I think Clarion will have a long life. It’s a good language and the 32-IDE works well.
From time to time, since it came out in the 1980’s, developers and other people have been wondering about its life.
Clarion creates great Windows applications that can be implemented on a LAN, or use with the IP driver, or run from a cloud server. I think a cloud-based server is the best way to implement an app for most situations. I have some Mac users, it works seamlessly for them.
With a cloud-based server, you don’t have to distribute it. There’s no need for a setup.exe file. Users don’t have to download or install it, or download and install any updates. TSplus has a very nice browser-based sign-on interface. TSplus is optional, but it is an affordable alternative to Microsoft RDS CALs.
There is an easy way to hide the desktop of the server so your application will look like it is running on your local computer. It runs fast like a local app, so it can be deceiving. Your application will run about as fast as on a standalone computer.
With a cloud-based server, you don’t have to change the file drivers or make any changes to the code. You can use TPS file or any SQL database supported by Clarion. Of course you can use the In Memory driver. I use LibXL to easily interface with Excel workbooks.
You don’t have to deal with OpLocks. The online help (using a compiled HTML chm file) works.
You don’t have to copy-protect your application because users can download it.
You don’t even need to have a sign-on window because the user is required to sign on to the Windows server and so your app knows who they are and you can control the security.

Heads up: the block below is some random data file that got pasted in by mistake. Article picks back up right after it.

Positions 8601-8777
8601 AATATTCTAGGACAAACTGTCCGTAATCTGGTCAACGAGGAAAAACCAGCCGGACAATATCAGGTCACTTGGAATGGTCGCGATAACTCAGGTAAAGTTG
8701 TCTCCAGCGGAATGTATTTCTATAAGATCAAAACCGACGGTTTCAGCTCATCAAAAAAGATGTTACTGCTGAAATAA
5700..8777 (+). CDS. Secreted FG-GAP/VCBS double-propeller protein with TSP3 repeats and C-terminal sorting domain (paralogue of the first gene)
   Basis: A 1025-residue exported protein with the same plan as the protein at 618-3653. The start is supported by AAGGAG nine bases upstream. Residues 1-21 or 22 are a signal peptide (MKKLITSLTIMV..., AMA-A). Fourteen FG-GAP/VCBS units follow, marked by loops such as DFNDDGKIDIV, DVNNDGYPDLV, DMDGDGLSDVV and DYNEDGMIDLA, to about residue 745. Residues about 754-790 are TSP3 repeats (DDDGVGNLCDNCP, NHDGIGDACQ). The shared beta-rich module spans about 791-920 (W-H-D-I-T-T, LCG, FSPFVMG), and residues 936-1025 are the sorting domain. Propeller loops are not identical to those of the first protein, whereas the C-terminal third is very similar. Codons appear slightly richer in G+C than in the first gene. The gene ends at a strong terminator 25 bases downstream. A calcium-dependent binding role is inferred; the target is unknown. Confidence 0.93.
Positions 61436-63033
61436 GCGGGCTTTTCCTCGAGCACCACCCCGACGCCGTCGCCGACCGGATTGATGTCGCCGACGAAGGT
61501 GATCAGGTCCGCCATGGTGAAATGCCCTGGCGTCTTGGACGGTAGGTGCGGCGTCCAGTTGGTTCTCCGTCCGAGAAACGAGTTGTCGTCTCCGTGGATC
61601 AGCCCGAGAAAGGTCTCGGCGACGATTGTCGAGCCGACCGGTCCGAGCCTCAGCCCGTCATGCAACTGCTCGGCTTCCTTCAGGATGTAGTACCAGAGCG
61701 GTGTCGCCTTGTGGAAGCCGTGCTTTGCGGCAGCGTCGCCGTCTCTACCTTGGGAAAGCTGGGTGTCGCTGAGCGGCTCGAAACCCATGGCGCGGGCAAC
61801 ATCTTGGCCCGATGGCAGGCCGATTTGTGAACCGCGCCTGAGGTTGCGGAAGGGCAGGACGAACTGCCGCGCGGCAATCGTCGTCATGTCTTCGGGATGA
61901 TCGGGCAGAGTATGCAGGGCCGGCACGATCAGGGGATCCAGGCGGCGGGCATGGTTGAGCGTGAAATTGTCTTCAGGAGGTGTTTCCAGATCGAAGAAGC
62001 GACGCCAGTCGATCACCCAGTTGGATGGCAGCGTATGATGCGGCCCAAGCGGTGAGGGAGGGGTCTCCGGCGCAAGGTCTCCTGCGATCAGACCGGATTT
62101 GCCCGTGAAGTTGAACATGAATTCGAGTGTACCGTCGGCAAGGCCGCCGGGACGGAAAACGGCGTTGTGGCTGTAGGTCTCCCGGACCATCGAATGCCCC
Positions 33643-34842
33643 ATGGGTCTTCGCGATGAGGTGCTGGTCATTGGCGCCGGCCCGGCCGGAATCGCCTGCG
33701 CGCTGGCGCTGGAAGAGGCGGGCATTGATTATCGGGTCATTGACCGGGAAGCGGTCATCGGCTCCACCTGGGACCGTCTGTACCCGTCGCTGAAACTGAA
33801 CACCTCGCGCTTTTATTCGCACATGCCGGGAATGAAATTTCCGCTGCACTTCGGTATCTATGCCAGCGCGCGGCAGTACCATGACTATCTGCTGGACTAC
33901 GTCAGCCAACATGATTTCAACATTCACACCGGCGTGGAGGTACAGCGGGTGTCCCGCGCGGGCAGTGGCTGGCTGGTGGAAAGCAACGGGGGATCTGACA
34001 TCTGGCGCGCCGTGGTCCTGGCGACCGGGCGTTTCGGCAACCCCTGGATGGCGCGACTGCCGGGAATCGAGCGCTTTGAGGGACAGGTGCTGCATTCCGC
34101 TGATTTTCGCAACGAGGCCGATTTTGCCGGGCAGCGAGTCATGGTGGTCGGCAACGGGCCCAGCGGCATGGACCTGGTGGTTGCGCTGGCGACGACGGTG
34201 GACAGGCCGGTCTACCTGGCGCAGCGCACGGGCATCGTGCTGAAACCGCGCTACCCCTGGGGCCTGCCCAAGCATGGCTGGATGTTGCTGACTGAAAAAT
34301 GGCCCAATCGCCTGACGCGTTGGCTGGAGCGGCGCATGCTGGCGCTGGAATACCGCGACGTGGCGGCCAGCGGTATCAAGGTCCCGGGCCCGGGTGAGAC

I like the shadow function in mstsc.exe, which lets me view or control a user’s session. This is great for training and for technical support. We don’t have to have a copy of their data sent to us.
For potential users, all you do is setup a user account for them on the server. You don’t have to provide a crippled or time-limited app. If they like it, they pay. If they don’t like it, you remove their user account. This also makes it easy to make them pay their annual maintenance fee.
I automatically backup the data files for my users. This saves them from doing that. This also lets me look at backup files to see what might have gone wrong or whatever.
And now that AnyScreen is getting pretty close to being viable, you can develop a Clarion application that is an HTML5 application. Users can choose to run a web-based app or use a Windows-based app.
So, I think Clarion has a long life ahead. Yes, there are a few other hurdles to address.
I think the Clarion user community is top-notch. There’s always great help for anything you ask.